From McKinney, Texas, USA:
I felt my 11 month old son was thirsty and having more wet diapers, so I checked his blood sugar a few times since I have type 1 diabetes myself. It was 174 mg/dl [9.7 mmol/L] before dinner and 210 mg/dl [11.7 mmol/L] afterward. I checked him a few other times and got readings ranging about 140-220 mg/dl [7.8-12.2 mmol/L].
I called the pediatrician who tested him and got a reading of 211 mg/dl [11.7 mmol/L]. However, he had no sugar in his urine, and his hemoglobin A1c was 5.6%. About a week later, his fasting blood sugar (in the doctor's office) was 78 mg/dl [4.3 mmol/L] at about 10:30 AM. Of course he hadn't eaten anything in about 14 hours at the time.
The doctor says he doesn't have diabetes, but I should just keep an eye out for symptoms, especially weight loss. (He hasn't really lost or gained in past three months, staying around 23 pounds.) What do you think?
With a family history of typeá1 diabetes, I really understand your concern regarding your son's risk of developing it. In addition to looking at your son's symptoms and the accuracy of the blood sugar levels, I'd check him now for the presence of autoantibodies (ICA 512, GAD 65 , and anti-insulin). These are markers of a current or increased risk for typeá1A (autoimmune) diabetes, especially among people with a positive family history.
Blood sugar levels checked by glucose meter are not accurate enough to make a diagnosis. A fasting blood sugar greater than 126 mg/dl [7 mmol/L] or a random blood sugar greater than 200 mg/dl [11.1 mmol/L] on two separate occasions and performed by a lab is the standard. Ask your son's pediatrician for a referral then to a pediatric endocrinologist or a diabetes center with experienced in the prediction and prevention of type 1 diabetes.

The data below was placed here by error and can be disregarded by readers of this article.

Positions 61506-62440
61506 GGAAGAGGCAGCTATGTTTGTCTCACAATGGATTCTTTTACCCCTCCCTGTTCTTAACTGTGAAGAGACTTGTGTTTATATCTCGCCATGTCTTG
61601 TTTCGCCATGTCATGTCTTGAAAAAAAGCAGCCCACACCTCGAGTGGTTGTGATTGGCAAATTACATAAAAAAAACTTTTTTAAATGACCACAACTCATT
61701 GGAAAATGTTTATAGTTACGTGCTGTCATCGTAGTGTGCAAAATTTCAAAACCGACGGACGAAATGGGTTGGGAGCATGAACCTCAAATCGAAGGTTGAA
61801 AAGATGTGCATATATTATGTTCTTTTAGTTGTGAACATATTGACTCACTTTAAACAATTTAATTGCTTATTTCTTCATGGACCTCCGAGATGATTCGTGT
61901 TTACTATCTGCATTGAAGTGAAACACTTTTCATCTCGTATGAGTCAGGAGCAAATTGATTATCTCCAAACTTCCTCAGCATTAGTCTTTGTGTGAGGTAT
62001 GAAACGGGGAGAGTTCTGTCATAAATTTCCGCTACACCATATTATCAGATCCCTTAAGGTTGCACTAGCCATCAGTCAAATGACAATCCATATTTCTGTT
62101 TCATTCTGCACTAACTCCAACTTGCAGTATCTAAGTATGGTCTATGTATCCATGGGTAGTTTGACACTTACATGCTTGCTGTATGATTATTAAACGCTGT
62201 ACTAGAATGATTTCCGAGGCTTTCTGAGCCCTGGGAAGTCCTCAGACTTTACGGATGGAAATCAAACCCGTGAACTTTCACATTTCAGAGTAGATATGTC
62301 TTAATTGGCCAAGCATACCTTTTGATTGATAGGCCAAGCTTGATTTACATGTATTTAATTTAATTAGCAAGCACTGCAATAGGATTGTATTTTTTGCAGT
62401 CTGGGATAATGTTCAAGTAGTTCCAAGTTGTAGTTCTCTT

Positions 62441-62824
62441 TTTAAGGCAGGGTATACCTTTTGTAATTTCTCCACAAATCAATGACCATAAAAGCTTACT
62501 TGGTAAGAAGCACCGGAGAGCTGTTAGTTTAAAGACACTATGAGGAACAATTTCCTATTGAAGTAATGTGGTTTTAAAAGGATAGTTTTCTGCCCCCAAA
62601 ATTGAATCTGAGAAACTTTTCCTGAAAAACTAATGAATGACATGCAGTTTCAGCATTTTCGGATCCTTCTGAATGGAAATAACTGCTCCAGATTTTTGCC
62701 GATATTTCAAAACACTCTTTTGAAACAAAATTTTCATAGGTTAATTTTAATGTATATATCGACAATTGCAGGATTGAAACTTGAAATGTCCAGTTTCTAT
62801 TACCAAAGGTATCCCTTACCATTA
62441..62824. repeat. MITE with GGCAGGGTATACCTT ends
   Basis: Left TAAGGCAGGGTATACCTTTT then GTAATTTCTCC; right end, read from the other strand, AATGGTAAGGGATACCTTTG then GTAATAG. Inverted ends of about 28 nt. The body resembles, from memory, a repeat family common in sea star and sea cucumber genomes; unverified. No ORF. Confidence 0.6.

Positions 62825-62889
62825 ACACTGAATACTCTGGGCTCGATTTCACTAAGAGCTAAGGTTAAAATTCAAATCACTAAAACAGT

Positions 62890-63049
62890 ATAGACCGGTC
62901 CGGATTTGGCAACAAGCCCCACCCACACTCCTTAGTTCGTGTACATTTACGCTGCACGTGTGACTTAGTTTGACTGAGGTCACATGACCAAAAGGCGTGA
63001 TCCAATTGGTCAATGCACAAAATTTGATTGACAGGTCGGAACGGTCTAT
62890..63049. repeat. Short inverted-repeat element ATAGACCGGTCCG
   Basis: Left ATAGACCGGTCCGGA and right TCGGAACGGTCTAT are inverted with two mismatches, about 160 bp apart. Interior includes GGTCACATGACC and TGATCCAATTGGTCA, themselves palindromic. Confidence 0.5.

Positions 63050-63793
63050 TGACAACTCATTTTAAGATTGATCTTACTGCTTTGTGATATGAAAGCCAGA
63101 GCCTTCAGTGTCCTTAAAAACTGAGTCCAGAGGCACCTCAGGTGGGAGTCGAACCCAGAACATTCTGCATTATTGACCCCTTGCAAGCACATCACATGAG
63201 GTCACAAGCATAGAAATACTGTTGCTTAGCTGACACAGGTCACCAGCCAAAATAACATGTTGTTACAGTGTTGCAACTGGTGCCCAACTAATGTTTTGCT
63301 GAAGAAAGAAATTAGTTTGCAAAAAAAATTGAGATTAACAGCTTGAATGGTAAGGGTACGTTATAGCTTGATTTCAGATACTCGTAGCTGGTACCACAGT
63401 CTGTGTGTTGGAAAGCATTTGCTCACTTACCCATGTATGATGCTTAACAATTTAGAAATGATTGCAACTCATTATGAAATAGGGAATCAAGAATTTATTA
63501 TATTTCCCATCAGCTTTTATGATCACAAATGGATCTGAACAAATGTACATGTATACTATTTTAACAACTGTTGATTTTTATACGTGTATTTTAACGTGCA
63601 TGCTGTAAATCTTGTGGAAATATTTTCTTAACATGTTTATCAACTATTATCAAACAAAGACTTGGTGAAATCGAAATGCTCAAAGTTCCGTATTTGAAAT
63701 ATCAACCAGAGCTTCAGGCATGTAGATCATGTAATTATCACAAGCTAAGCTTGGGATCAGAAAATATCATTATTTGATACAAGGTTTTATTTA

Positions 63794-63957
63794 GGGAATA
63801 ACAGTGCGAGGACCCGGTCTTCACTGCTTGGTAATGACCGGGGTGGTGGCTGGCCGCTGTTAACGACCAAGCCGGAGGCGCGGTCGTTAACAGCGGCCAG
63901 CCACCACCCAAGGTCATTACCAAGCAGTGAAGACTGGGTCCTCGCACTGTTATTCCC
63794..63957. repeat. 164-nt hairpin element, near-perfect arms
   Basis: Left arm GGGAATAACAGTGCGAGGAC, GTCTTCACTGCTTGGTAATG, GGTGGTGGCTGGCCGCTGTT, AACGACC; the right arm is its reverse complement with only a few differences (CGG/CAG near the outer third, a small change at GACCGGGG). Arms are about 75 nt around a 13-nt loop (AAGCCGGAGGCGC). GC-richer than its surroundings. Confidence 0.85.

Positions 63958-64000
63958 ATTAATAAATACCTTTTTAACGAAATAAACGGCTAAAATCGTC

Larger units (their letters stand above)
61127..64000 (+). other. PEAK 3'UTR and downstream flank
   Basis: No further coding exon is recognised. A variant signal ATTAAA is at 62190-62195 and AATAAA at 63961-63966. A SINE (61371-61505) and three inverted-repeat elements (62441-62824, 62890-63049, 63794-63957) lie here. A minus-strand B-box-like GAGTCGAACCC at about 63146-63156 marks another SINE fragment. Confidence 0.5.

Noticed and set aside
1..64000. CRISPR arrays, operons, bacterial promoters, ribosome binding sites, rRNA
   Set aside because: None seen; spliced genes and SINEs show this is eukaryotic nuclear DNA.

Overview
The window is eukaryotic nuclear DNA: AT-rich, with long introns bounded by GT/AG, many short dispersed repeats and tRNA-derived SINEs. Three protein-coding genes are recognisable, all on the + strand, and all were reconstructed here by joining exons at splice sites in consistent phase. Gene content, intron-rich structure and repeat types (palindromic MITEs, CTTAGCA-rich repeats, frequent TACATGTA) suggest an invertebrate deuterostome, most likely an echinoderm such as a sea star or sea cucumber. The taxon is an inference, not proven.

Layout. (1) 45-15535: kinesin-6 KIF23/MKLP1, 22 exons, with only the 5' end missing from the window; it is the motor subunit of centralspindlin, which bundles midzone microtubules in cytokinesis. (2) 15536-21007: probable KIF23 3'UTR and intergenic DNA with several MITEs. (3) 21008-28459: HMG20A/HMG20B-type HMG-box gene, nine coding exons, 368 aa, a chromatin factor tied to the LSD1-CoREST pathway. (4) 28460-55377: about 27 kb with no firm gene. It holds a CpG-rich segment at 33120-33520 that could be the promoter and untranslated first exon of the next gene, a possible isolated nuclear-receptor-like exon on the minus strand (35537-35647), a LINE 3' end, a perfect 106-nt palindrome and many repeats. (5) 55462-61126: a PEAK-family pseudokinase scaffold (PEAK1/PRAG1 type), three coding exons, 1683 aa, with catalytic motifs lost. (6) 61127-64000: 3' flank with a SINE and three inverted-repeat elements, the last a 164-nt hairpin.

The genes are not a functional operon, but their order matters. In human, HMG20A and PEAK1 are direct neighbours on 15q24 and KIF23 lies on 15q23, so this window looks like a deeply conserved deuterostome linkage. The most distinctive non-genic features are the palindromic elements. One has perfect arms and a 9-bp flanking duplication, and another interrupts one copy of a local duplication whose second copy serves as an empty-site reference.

Original posting 9 Aug 2003
Posted to Diagnosis and Symptoms
Last Updated: Tuesday April 06, 2010 15:09:48
This Internet site provides information of a general nature and is designed for educational purposes only. If you have any concerns about your own health or the health of your child, you should always consult with a physician or other health care professional.
This site is published by T-1 Today, Inc. (d/b/a Children with Diabetes), a 501c3 not-for-profit organization, which is responsible for its contents.
© Children with Diabetes, Inc. 1995-2016. Comments and Feedback.